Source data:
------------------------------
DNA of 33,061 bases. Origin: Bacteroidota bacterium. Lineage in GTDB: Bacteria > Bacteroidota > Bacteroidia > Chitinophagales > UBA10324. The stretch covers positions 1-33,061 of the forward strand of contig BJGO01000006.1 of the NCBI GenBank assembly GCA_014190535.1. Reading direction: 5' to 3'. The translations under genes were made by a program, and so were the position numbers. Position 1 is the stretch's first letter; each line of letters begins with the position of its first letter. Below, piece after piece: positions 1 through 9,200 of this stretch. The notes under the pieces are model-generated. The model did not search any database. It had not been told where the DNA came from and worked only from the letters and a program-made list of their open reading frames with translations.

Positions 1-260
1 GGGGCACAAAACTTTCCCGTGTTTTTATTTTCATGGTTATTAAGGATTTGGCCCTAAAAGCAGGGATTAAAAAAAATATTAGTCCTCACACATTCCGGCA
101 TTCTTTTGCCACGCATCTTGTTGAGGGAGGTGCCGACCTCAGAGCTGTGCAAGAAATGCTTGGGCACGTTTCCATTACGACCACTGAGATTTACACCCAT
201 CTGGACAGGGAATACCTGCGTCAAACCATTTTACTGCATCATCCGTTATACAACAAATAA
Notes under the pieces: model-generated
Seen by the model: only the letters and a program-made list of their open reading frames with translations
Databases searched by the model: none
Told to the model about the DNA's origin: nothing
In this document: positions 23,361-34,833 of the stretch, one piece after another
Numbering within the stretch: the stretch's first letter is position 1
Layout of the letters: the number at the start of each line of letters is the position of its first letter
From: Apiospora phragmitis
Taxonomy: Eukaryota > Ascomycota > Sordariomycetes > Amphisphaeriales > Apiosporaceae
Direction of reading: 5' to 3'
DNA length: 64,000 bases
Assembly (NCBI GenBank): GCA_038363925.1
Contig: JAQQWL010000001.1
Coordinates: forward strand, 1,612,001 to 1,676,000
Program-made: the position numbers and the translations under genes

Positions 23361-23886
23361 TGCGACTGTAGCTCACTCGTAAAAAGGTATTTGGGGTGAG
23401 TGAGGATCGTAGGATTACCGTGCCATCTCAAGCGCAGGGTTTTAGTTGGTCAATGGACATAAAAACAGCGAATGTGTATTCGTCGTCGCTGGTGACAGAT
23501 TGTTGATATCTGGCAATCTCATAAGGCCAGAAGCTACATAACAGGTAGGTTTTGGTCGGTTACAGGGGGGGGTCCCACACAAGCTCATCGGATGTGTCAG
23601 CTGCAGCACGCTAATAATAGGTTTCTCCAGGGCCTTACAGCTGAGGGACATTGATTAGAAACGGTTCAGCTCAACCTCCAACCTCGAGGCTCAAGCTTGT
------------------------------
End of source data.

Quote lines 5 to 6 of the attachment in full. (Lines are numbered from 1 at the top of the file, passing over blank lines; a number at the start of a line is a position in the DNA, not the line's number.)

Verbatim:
201 CTGGACAGGGAATACCTGCGTCAAACCATTTTACTGCATCATCCGTTATACAACAAATAA
Notes under the pieces: model-generated